Canadian Journal of Sociology Online November-December 2004

Michael Mann.
Cambridge University Press, 2004, 440 pp.
$US 23.99 paper (0-521-53855-6), $US 65.00 hardcover (0-521-831318)

Michael Mann is arguably the best-known British comparative historical sociologist of our times. In his most recent book, Fascists, he makes important new contributions to a topic studied by generations of scholars. Specifically, he focuses on the four sources of social power analyzed in his The Sources of Social Power, with a view to developing a more general explanation of the rise of fascists, while leaving the discussion of their worst deeds for a forthcoming volume, The Dark Side of Democracy: Explaining Ethnic Cleansing.

The critical review of existing theories and the introduction of Mann's analytical innovations, which open the book, are followed by case studies of fascist movements and "families" of rightist authoritarians in Italy, Germany, Austria, Hungary, Romania, and Spain. Mann engages in a complex comparison of trajectories, single country interregional comparisons, and analyses of phases of movement developments. Immersing himself in the substantive literature on each case, he offers solutions to puzzles found in each. He goes on to suggest answers to some puzzles of comparative significance, such as the tendency of ruling classes to "reach for the gun" — that is, to support the authoritarian suppression of the political left — even in cases where the danger of a communist revolution is practically non-existent.

Arguably, the most original contribution of the book is the identification of "core" fascist constituencies. In a series of six case studies, Mann identifies the nation-statist constituency (soldiers, veterans, civil servants, teachers, ethnic majority group members living in disputed territories) as the usual block of supporters of fascist movements. While several researchers have already noted the salience of these groups (for example, Sugar 1971: 150-3), Mann expands upon previous studies to show the prevalence of the nation-statist constituency in all six of his cases. Further, he offers an analytically sophisticated and empirically supported explanation for the appeal of the fascist message to its core constituency. He also convincingly discredits the old thesis that the "lower middle class" was the social base of fascism. And he shows that although fascists have genuinely attempted to "transcend" the class struggle, they repeatedly imposed pro-capitalist "solutions" after the capture of power.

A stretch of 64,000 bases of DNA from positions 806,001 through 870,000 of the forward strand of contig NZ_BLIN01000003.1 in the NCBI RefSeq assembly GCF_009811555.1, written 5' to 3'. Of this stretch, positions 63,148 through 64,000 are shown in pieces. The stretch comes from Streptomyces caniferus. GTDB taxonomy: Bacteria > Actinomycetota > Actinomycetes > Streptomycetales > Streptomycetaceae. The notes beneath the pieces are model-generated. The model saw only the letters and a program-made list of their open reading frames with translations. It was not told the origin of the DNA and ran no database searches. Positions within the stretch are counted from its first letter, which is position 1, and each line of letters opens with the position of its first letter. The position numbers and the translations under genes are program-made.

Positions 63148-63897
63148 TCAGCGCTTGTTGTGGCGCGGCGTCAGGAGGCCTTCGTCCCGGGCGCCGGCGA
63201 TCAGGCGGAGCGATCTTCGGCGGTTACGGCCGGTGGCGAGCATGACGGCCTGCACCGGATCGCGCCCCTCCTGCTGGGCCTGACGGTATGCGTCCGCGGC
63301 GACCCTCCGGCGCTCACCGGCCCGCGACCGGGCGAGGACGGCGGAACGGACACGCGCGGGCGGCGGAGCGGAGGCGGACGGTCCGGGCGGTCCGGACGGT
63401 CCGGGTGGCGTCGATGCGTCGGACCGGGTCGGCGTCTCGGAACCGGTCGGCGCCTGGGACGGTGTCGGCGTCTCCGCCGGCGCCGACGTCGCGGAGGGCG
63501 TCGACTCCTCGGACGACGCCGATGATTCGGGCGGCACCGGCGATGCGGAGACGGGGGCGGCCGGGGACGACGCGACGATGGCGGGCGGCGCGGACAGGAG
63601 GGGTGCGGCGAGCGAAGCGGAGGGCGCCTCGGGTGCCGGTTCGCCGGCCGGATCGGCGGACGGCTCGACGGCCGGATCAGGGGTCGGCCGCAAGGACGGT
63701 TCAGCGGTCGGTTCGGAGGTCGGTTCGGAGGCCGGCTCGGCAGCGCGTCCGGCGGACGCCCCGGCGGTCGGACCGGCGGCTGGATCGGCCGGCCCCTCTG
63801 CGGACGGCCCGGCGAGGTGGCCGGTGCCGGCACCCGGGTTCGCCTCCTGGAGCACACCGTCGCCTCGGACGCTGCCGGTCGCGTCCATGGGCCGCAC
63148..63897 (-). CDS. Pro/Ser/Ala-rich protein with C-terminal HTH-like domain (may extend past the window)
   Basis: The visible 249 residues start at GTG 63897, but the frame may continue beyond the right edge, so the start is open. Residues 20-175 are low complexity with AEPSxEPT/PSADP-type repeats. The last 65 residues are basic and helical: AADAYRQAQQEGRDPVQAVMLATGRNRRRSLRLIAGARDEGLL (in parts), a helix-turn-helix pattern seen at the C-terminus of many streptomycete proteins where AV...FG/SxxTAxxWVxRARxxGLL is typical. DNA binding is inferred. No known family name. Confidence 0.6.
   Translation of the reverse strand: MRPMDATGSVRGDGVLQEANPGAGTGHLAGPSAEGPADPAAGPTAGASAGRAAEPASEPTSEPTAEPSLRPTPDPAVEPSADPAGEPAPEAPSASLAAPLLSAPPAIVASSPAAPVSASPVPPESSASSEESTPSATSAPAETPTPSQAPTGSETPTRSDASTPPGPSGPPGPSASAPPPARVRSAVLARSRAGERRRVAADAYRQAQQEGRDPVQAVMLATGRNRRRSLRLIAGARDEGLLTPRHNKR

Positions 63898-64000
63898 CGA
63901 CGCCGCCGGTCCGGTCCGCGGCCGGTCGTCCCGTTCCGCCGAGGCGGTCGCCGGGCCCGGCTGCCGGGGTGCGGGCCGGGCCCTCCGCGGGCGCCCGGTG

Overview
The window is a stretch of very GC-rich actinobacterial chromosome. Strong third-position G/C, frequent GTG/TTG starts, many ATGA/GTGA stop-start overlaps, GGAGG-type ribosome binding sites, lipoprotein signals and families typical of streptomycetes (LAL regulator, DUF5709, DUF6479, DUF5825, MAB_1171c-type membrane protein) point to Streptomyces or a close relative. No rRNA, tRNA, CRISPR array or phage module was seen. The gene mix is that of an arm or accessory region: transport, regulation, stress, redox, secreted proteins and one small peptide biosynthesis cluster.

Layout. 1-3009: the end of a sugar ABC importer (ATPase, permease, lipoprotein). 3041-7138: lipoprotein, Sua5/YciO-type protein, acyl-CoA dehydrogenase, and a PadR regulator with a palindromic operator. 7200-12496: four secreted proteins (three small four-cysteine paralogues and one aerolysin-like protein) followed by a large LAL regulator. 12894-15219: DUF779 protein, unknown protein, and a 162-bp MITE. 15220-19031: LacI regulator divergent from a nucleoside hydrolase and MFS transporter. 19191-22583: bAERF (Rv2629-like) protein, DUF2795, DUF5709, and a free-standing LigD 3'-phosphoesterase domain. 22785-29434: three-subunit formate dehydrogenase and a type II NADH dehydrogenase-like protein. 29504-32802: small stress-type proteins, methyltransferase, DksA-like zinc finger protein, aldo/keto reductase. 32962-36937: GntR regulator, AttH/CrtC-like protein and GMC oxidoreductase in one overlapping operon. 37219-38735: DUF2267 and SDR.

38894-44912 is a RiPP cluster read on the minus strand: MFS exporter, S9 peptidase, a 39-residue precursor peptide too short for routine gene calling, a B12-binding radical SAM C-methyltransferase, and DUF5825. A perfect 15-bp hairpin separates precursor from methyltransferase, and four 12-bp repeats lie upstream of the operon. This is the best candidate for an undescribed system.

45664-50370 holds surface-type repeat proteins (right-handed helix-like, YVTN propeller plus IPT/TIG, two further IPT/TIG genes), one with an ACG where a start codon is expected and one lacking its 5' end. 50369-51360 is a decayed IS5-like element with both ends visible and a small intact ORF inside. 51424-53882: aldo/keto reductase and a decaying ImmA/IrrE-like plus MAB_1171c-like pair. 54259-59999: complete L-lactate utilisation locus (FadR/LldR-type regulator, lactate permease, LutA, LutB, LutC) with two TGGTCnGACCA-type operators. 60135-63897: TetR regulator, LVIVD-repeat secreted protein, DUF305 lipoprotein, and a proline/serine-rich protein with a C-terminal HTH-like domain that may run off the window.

As one might expect, Mann's book bridges the gap between history and sociology: it offers sociological insights to historians and a more comprehensive understanding of history to sociologists. Political sociologists might be surprised to discover that historical researchers (Hagtvet 1980: 68) have abandoned the "mass society" thesis of the rise of fascism and have demonstrated that the social basis of the Nazi Party in Germany was not atomized individuals in search of a replacement father figure. Rather, the Nazis captured and mobilized "strong, but evil" civil society, mostly comprised of small town, Protestant, middle-class community associations. By and large, this major finding is ignored by political sociologists and political scientists (such as Putnam 1993), who assume that strong civil engagement of citizens is the institutional basis of a working democracy. Hagtvet's findings and Mann's theoretical elaboration of the issue call into question such overly optimistic evaluations of the role of civil society.

Political historians will appreciate Mann's attempt to incorporate analysis of the political mobilization of a variety of collective identities and not just appeals to class and nation into an explanation of the rise of fascists. Incorporation of more recent sociological insights into historians' research projects might produce a more nuanced understanding of fascism. While Mann opens up this path by providing some basic insights, he almost exclusively uses secondary sources. Thus, a full exploration of primary sources based on recent developments in sociological theory remains to be done.

Some sections of the book are remarkably well written. The “Sociology of Fascist Movement" chapter is pure pleasure to read. Teachers of research methods, historical sociology, or political sociology courses might want to use this and the next chapter as exemplary material on the comparative historical method.

In my opinion, this fine book has a few limitations. For one, the importance of international security relations for the "authoritarian turn" of the conservative right and for the ability of fascists to capture power is clear in several case studies, but not in the chapters on general theoretical explanations. For example, the Romanian political elites were easily frightened by the revolutionary left and ready to "reach for the gun," while British conservatives remained committed to democracy. Perhaps the difference had little to do with the strength of the internal far left (which was politically insignificant in both cases), and more with the level of military vulnerability to Soviet invasion. The fact that political elites of Northwestern Europe did not opt for the authoritarian right's response to the "Red Scare," while elites of virtually all countries bordering the USSR eventually did so, might have something to do with the fact that Northwestern Europe remained inaccessible to Red Army tanks throughout this period. As we can see in our own age's open-ended "war against terror," a sense of looming external military threat can easily become a pretext for restricting internal dissent.